This animation illustrates how a standard Polychem chain and flight scraper system is assembled and installed.
Wisconsin chicken products manufacturing plant increases efficiency with upgraded aeration technology
The private wastewater treatment facility at Brakebush Brothers Inc.—a chicken products manufacturing plant in Westfield, Wis.—was good at removing breading and other byproduct solids from waste flows. But the rural plant—a “further processing” (post-butchering) facility—produces uncommonly heavy loads of fats, oils and grease (FOG) that were taxing the aerobic treatment process in its secondary treatment lagoon. It needed to introduce more oxygen and mixing into the plant’s lagoon to do an efficient, effective treatment job.
Brakebush waste flows are pumped to a 250,000-gal filtration tank, which provides pretreatment of the waste flows that consist of screening solids and skimming fats and oil from the surface. After pH control is performed, three dissolved air flotation clarifiers provide primary treatment of the 400,000-gpd flow. A single 3.1 million-gal lagoon provides secondary treatment.
Bucky Walters, the facility’s lead wastewater operator, was having difficulty maintaining dissolved oxygen levels in the lagoon during cold weather with his existing surface aerators. During the often-brutal Wisconsin winters, the lagoon experienced freeze-outs. The old aerators would flip over from ice displacement, causing a decrease in the amount of oxygen delivered to the basin and, thus, a reduction in the quality of treatment.
Even when it was functioning, the aeration process was not powerful enough to meet the plant’s treatment needs.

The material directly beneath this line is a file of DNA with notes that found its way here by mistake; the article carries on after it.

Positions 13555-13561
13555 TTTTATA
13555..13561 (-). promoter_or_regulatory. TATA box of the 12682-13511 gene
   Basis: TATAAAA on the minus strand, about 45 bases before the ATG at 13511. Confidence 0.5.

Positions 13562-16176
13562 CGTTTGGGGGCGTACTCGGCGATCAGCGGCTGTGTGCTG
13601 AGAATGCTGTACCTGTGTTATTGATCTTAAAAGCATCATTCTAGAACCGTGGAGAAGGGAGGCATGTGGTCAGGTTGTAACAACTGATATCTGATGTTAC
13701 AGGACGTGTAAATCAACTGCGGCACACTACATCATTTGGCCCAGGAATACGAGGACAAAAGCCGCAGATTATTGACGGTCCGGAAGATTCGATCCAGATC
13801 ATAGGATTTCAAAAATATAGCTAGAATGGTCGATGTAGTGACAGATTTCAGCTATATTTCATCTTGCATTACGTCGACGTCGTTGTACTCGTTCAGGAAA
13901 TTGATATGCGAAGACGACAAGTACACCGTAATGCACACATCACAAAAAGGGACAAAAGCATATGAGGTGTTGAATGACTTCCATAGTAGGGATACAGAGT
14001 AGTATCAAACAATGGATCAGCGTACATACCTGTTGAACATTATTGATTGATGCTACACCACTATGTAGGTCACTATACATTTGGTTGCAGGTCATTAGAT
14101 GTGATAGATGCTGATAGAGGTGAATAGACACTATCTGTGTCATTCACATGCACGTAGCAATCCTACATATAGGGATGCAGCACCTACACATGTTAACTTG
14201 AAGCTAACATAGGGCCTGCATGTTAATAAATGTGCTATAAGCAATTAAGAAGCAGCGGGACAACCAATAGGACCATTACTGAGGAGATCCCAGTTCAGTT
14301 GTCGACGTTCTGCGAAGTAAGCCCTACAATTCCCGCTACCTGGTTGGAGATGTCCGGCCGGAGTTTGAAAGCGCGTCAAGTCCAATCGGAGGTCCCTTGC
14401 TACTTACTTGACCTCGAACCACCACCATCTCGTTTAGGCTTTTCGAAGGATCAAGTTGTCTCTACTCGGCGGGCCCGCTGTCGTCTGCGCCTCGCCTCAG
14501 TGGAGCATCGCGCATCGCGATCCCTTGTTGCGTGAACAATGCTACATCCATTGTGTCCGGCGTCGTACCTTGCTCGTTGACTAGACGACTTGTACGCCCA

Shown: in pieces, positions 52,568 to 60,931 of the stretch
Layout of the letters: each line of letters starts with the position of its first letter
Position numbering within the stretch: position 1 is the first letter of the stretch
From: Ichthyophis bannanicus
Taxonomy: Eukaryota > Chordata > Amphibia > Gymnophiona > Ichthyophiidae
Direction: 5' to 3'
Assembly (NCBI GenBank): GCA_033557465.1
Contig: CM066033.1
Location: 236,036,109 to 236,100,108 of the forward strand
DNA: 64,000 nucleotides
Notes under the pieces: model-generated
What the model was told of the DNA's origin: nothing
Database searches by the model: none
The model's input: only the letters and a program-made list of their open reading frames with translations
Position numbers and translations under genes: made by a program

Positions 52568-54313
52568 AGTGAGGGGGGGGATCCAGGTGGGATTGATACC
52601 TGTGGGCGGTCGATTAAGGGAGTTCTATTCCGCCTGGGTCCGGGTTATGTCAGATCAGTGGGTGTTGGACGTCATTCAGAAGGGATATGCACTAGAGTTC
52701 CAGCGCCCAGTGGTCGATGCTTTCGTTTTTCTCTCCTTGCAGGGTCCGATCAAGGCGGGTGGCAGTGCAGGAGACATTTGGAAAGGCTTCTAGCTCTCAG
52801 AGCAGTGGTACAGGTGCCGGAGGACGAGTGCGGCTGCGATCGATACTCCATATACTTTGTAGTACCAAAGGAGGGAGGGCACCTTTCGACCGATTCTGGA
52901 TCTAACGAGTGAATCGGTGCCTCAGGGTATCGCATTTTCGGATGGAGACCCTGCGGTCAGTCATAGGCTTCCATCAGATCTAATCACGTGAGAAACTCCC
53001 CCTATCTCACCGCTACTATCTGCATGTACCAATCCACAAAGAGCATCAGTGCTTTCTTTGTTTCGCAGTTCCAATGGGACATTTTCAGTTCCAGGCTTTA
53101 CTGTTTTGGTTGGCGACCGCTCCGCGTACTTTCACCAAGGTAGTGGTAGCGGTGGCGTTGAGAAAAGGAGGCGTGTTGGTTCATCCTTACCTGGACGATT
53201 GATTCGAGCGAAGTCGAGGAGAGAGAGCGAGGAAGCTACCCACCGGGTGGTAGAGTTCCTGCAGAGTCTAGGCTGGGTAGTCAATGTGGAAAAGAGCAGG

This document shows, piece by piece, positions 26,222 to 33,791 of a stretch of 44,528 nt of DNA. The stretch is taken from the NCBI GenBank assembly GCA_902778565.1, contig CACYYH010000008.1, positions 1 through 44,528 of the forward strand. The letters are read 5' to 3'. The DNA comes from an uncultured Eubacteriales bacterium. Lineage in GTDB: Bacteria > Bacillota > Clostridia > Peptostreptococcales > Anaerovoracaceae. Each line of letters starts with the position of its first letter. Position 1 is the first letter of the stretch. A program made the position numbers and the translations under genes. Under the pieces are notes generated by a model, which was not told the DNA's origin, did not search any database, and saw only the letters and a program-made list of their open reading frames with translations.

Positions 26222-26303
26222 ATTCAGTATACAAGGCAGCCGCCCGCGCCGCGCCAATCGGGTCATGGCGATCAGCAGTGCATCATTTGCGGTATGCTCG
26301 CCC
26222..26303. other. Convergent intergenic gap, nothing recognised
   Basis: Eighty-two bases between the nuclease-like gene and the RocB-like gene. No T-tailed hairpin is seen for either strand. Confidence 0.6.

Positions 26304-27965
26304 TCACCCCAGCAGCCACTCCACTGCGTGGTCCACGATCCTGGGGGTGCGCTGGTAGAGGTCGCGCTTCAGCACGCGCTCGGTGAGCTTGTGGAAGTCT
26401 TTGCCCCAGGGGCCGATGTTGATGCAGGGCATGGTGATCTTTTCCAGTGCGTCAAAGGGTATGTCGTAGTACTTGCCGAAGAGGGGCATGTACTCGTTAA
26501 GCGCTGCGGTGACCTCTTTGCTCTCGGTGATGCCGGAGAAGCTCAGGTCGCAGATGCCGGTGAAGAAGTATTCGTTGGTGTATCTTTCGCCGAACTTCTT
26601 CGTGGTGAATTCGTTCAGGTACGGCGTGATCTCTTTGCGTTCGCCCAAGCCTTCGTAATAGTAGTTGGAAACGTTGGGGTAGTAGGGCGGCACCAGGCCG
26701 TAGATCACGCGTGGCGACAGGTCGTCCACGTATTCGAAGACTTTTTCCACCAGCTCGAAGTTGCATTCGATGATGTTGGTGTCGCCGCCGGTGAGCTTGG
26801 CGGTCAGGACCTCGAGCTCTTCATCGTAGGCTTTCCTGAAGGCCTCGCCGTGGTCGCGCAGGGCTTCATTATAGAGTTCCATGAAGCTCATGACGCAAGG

Another development would soon overwhelm the lagoon’s aeration capacity: Brakebush was about to significantly increase production. The current system utilized splash aerators, the performance of which was simply inadequate to meet the oxygen demands of the treatment process. Additionally, the combined 475 hp of the aerators were eating electricity like it was going out of style. There was no more putting it off: It was time to upgrade the aeration system.
After spending two months researching viable aeration replacements, Utilities Manager David Meyer consulted with Neenah-based architectural engineering firm The McMahon Group about technical specifications. Once they had identified the facility’s needs, Meyer contacted Energenecs Inc., an industrial water pollution control equipment wholesaler in Cedarburg, Wis., to identify potential vendors. Energenecs specified Environmental Dynamics International (EDI), which designs and manufactures water aeration systems at its Columbia, Mo., headquarters. EDI offered a fine-bubble, high-efficiency diffused aeration system that could be configured to the Brakebush plant’s specific requirements.
The team settled on EDI’s floating lateral system with FlexAir 88S diffuser assemblies, outfitted with Magnum diffusers. The upgrade installation took less than a week and was performed by Lee’s Contracting of Little Chute, Wis. To prevent any disruption in treatment during the upgrade, the plant stayed online by leaving the old aerators in place while new laterals were installed. Old aerators were removed as each new floating lateral came online.
The FlexAir system provides the ability to perform superior oxygen transfer through the production of ultra-high-density micro-bubbles while running on less than half the power required by the plant’s old system—the total operating power requirements were dropped to 200 hp with the new system.
A year after the original upgrade, some settling was noticed around the lagoon’s edges, as evidenced by a great deal of clear water over solids in the shallows. Meyer and Walters realized they had undersized the equipment scope and needed to extend the laterals into the shallower edge areas with what they call a “corner system.” EDI responded with a turnkey design for the additional equipment requirements with the new system installed by its Aeration Works division.
The total cost for the aeration upgrade project was minor when compared to the additional profits generated by the manufacturing plant’s increased production. Much of the capital cost was regained through the significant electricity savings provided by the system’s performance.